Before you use birth control with fibroids, you have to consider your options. After all, uterine fibroids are non-cancerous growths that form in different parts of your uterus. And they’re classified as subserosal, intramural, or submucosal, depending on where they form.
Now, before we talk about why fibroids impact birth control choices, let’s look at some theories about why the tumors develop in the first place. Without knowing the exact cause, we know that insulin-like growth factor may trigger fibroid formation, as can ECM, or Extracellular matrix, a material that gets cells to stick together.
Also, fibroid growth can be affected by your estrogen levels, which could be why some women experience fibroid growth while they’re pregnant. Now, here lies the point of this whole post: since there’s a link between estrogen and fibroid growth, you have to be careful when you choose birth control with fibroids, so it doesn’t make your tumors larger or your symptoms worse.
Oral Birth Control with Fibroids: Will It Improve my Symptoms?
If you start oral birth control when you have fibroids, here are some of the effects you can expect:
1. Periods Should Get Lighter
Suffering from long, heavy periods with fibroids? Then taking the pill could help, since oral birth control contains estrogen that can improve clotting and reduce menstrual flow, resulting in lighter and/or shorter periods.
2. Cramps May Improve
Many forms of oral birth control decrease your prostaglandin count. And, since these compounds trigger the uterine contractions that cause cramps, you may experience fewer menstrual cramps and an improvement in pelvic pain.
3. But Fibroids Could Grow
Even as oral birth control with fibroids could improve your symptoms, they could also make your tumors bigger. You see, fibroids respond to estrogen, so an estrogen-based birth control pill could kickstart their growth! In turn, larger fibroids could see your symptoms return, even worse than before, canceling out any temporary relief you previously enjoyed.
4. Prior to a Diagnosis, You Could Prevent Fibroids
If you have risk factors for uterine fibroids, but haven’t yet developed any tumors, taking oral birth control with a low-dose of estrogen could reduce your future risk for fibroids!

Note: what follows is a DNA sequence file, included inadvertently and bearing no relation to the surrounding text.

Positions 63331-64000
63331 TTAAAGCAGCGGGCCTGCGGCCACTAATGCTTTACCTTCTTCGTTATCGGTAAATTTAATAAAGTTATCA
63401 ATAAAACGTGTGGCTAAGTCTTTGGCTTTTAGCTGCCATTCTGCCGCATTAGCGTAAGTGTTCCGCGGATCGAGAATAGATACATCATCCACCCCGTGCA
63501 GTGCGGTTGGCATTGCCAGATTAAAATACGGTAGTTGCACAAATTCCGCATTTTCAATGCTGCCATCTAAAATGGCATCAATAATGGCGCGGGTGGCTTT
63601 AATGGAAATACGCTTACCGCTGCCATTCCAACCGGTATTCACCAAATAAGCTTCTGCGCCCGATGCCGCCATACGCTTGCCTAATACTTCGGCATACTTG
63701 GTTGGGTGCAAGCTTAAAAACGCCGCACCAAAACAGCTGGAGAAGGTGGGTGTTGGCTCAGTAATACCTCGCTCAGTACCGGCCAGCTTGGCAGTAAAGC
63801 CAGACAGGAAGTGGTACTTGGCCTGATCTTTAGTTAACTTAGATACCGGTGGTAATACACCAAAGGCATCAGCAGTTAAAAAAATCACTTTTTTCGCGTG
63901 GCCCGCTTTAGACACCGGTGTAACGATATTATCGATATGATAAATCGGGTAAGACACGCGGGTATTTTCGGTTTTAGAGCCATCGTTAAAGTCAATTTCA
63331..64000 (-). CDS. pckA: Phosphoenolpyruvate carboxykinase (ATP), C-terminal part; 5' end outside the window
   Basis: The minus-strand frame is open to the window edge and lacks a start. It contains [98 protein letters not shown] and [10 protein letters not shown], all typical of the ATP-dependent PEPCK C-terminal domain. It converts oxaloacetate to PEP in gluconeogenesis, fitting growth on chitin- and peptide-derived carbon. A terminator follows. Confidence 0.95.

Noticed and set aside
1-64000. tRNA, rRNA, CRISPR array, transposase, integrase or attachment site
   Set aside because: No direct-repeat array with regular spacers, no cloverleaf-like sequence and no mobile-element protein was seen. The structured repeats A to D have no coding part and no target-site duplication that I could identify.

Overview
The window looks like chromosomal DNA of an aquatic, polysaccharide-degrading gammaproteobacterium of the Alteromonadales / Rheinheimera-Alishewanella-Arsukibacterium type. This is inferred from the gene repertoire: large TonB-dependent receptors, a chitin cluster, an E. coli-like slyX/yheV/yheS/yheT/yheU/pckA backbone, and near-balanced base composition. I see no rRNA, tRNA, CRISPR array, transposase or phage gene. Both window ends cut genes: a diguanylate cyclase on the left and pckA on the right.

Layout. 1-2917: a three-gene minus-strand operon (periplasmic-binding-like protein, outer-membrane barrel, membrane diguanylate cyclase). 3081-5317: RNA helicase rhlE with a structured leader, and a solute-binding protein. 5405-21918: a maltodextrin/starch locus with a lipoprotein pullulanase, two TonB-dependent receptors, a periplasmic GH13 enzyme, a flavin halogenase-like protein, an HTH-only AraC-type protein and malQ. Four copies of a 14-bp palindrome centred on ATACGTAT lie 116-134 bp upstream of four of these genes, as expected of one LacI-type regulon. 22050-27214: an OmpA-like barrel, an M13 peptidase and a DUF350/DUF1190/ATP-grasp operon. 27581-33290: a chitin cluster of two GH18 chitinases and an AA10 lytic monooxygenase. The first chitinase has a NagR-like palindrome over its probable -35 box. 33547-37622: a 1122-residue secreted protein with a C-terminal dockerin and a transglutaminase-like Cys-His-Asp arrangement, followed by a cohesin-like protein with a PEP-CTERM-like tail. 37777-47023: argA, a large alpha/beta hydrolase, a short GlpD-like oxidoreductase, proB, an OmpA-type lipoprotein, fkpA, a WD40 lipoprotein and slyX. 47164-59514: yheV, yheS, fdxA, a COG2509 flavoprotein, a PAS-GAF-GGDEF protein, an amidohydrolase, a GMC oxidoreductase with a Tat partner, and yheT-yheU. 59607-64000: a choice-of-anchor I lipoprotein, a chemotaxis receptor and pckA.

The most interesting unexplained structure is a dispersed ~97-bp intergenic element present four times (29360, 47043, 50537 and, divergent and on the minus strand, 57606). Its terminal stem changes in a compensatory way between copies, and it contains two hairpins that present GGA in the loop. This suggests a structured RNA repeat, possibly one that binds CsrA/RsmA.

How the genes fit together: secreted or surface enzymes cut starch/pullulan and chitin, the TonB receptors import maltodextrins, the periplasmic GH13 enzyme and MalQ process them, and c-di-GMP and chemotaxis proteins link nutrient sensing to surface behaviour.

5. Yet You May Your Cancer Risk.
Oral birth control containing both estrogen and progesterone slightly increases your breast cancer risk. After this research went public, many women opted for progesterone-only contraception. Unfortunately, a study out of the United Kingdom suggests that this pill form can also increase your risk for breast cancer, albeit slightly.
Can I Choose an IUD with Fibroids?
If you prefer an IUD (intrauterine device) to oral birth control with fibroids, here’s what you need to know about this small device that your gyno implants in your uterus to block pregnancy. There are two forms of IUDs: hormonal and non-hormonal. Let’s explore how each can affect your fibroid outcomes.
IUDs: Hormonal vs. Non-Hormonal
Hormonal IUDs release synthetic hormones that thin out your uterine lining while thickening your cervical mucus, preventing a fertilized egg from implanting while also interrupting your ovulation process. But non-hormonal IUDs work differently. They release copper into the uterus in order to create an inflammatory reaction that creates a hostile environment for sperm.
Now, that’s how IUDs work generally, but here’s how they work when you have fibroids. Basically, they only work occasionally. Because if fibroids change the shape of your uterus, you can’t use an IUD. However, if your uterine shape is unaltered, and you want an IUD, it’s time to decide between the hormonal or non-hormonal options.
Is Hormonal IUD Birth Control with Fibroids Safe?
Using a hormonal IUD can relieve some fibroid symptoms—especially long and heavy periods. This could be a great option if you’re losing lots of blood each month, since it could lower your anemia risk. This form of device could also improve painful menstrual cramps and make your fibroids diagnosis more manageable. Still, there are a few reasons why you may wish to avoid a hormonal IUD.
Do Hormonal IUDs Make Fibroids Worse?
Just as estrogen-based oral birth control could make your fibroids grow, so could a hormonal IUD. So, if you’re hoping to shrink your fibroids—not make them bigger—you may prefer to implant a non-hormonal IUD. This should help with pregnancy prevention, but won’t offer fibroid symptom relief. In fact, the opposite may be true: some women heavier periods and worse cramping non-hormonal IUDs.
Also, it’s important to realize that fibroids make it more likely that your IUD could partially or fully get expelled from your uterus. As such, it may not be the most reliable form of birth control with fibroids.
A Final IUD Warning
There have been some scary warnings about the safety profile of hormonal IUDs. After just 5 weeks with a Mirena IUD implanted in her, a young lady named Chelsea developed debilitating anxiety, brain fog and ocular migraines. In fact, she lost her sight for up to 45 minutes at a time, sending her to the Emergency Room. Dismissing her concerns, Chelsea’s doctor suggested that said her symptoms should get better after she got used to the IUD, but she decided to get it removed right away. After she started feeling better, Chelsea shared her experience with IUD Alert to allow other women to make informed birth control decisions.
Even without scary side effects to consider, it can be tough to choose the right birth control with fibroids. For that reason, we encourage you to review all your choices with our Dallas fibroid specialists.
At the same time, we have to remind you that birth control can only target fibroid symptoms, not the growths themselves. So, if you hope to find lasting relief, we invite you to schedule a consultation with our doctors, to see if UFE is right for you.
Sources: Mayo Clinic